Saturday, June 16, 2018

Variegated, inspiring and intense, 'Indecent' opens the final part of Phoenix Theatre's season

After the splash of "God Bless You, Mr. Rosewater" linked Phoenix Theatre history from the old era to a new one last month and had Vonnegutites genuflecting toward North Illinois Street, the first post-transition production to come to the new facility's main stage focuses on the interaction between theater and the world itself. It has unique historical material to apply to the Shakespearean touchstone, made banal by repetition, of "All the world's a stage," flipping it to something like "all stages are the world" and the reversed corollary, "and all the players merely men and women."

"Indecent" is a Tony Award-winning play by Paula Vogel, a stylistically free-flowing ensemble drama with the feel of a historical documentary. It traces the fortunes of "God of Vengeance," a 1906 Yiddish play written in Warsaw during the time of pogroms and with European Jews subject to modernist forces of disintegration as well as centripetal pressure to resist both embedded and overt anti-Semitism.

Vogel examines the losing battle of Sholem Asch's play, which included the first onstage kiss between two women, to survive translation into English and stay clear of legal trouble. In 1923, the cast and producer were arrested for obscenity, tried and convicted. Changes to the text behind the author's back had not removed it from controversy, part of which was fueled by the New York Jewish establishment's objections to its linking of Judaism to a brothel setting.

With that court case as the fulcrum, "Indecent" then shows the aftermath: The elusive American dream had so clouded the vision of liberation among Jewish immigrants that some returned to the Old World, eventually to face more conclusive restraints on their freedom. Asch's disillusionment was total, though he survived McCarthyism by trimming his sails somewhat; his services to Yiddish literature remained strong, despite his firm suppression of any "God of Vengeance" revival.

The word "decent" has roots in an ancient Greek verb meaning "to seem good." "Indecent," a favorite label of censors and prosecutors, describes whatever does not seem good to those doing the labeling. Long ago it was a kind of litmus test of impropriety. Society can dismiss the likelihood that you are good if you don't seem good. Hamlet famously "knows not seems," as he tells his mother, and look where it gets him. "Indecent" as a title has multiple resonance in Vogel's play. For most of us, in and out of theater, knowing what seems good to others about us is crucial to social success and a reputation for decency.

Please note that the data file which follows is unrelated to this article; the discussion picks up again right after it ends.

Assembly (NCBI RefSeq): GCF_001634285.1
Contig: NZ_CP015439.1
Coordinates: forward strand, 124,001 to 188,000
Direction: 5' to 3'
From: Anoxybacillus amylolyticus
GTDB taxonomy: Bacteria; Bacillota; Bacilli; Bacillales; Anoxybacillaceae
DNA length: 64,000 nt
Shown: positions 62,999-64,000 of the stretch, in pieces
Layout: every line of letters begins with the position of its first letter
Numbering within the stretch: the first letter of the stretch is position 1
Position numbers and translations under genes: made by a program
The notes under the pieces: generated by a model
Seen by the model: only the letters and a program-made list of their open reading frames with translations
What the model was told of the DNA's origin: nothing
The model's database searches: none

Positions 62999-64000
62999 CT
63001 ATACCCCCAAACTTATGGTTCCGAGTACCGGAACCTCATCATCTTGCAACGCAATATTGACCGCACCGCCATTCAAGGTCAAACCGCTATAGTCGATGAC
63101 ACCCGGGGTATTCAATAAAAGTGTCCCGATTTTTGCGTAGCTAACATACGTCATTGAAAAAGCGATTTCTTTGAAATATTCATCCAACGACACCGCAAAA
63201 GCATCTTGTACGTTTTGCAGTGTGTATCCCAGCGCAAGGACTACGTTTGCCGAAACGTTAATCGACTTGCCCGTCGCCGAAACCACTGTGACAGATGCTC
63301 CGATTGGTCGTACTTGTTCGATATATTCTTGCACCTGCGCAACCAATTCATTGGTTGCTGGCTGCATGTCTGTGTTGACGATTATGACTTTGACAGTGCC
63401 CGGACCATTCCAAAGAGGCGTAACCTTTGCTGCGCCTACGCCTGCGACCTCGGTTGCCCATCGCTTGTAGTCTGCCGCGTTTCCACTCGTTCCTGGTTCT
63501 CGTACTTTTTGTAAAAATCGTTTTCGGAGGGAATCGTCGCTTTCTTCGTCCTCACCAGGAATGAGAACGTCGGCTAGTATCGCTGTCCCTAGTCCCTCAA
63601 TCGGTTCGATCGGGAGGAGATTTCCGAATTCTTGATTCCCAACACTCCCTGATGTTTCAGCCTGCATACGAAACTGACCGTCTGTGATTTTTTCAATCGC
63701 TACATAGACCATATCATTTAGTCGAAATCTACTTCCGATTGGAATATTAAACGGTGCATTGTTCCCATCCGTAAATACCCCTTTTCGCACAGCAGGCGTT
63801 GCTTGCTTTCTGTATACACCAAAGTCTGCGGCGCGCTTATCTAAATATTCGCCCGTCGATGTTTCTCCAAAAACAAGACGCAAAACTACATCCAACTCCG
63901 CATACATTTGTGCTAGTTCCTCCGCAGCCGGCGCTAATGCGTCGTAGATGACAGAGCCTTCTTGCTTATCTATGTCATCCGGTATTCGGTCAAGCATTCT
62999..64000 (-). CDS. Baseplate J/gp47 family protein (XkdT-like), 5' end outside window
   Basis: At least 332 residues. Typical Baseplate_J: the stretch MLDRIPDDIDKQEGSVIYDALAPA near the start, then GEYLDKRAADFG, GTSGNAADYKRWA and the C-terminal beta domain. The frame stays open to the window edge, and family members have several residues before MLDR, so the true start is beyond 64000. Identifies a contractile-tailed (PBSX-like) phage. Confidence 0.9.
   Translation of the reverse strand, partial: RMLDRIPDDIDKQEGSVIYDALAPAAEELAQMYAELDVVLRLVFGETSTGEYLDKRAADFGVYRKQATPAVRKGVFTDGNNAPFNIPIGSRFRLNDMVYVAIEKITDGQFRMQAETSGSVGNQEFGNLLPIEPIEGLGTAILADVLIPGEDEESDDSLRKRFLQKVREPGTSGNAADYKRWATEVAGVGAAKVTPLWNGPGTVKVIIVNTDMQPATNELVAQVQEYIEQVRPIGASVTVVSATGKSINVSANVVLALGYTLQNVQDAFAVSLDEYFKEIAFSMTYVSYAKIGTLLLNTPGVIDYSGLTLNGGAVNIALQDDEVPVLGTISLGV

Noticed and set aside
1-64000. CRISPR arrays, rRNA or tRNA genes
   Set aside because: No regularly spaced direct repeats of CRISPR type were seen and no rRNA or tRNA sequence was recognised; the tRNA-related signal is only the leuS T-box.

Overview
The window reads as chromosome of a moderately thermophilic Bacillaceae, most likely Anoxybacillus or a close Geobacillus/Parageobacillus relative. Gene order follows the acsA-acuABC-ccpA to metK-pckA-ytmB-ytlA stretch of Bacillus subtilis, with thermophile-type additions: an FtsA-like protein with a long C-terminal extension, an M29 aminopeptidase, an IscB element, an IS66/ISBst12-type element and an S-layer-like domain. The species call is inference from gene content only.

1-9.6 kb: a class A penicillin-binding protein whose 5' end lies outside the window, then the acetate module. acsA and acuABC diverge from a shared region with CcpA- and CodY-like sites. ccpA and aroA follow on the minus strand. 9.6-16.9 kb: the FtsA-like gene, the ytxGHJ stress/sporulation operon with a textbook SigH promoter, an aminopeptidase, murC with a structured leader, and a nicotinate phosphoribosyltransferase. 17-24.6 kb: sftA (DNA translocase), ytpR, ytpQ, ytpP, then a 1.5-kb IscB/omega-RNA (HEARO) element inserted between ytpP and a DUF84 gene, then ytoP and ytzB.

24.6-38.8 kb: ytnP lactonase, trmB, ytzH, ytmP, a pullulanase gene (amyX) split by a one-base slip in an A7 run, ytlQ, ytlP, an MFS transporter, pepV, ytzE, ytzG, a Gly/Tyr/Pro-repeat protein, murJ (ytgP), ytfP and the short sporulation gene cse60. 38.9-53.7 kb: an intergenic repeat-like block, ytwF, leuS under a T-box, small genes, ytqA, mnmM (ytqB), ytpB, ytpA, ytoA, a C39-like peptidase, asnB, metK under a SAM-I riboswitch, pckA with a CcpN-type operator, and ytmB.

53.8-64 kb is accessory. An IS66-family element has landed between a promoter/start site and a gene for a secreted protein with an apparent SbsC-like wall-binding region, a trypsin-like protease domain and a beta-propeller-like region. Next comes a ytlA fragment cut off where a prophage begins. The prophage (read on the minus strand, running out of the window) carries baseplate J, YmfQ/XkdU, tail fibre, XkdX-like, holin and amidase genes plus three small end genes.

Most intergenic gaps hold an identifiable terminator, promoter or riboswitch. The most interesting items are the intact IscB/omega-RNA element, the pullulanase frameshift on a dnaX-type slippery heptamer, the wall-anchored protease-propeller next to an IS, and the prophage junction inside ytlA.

Asch at first argues to have his play seem good to his fellow Polish Jews. One early advocate, Lemml, remains loyal as the scene shifts to New York. But resistance at the initial readings in a Warsaw literary salon is a harbinger of what will happen on the wider stage. The young author witheringly offers this secularized definition of a minyan (the number of men Jewish law requires for a communal religious service): "Ten men standing in a circle calling each other anti-Semitic."

Like most of us, Asch believes he is good; both his intentions and his art support this. But "God of Vengeance" becomes a burden posing continual threats to his conviction that traditional religion and narrow moral codes erect obstacles to human potential.

The way Vogel structures the play is carried out in the Phoenix production with an arresting yet flowing gracefulness under Martha Jacobs' direction. The cast is an adaptable, shape-shifting troupe divided into three generations — an Elder Man and Woman (Mark Goetzinger and Jolene Moffatt), a Middle Man and Woman (Bill Simmons and Abby Lee), and a Male and Female ingenue (John Goodson and Courtney Spivak). There is charm, ferocity, humor, and pathos in their portrayals.

Only the passionate and doomed Lemml  (Nick Jenkins) remains the same to hold the narrative thread firm. Yet his idealistic resolve is insufficient to remove from his life the question that afflicts Jewish history, particularly in the first part of the 20th century: What must members of an oppressed minority do to seem good to one another as well as to the strangers among whom they must live and hope to flourish? And what sacrifice of integrity may be involved if they succeed?

With music and arrangements by Lisa Gutkin and Aaron Halva, performed to accompaniment tracks, the cast smoothly negotiates the abrupt shifts of mood and character. Their movement is enhanced from time to time by Esther Widlanski's choreography. Changes of setting are signaled by projections. The most common phrase in the projections is "a blink in time," emphasizing the transience of on- and offstage life alike. The screened words also guide the audience as to which language the characters are using: Yiddish, German, or English.

Old-fashioned suitcases are lugged into position as props and furniture, reinforcing the troupe's feeling of never being at home, whether performances are well-received or not. The chrysalis of "God of Vengeance," from which it hopes to burst forth butterflylike to a welcoming world, is the Rain Scene, celebrating the love between two women in terms that echo the Song of Songs. Its triumph, writ large in the performances of Lee and Spivak,  is hedged round by the circumstances in which challenging theater takes place.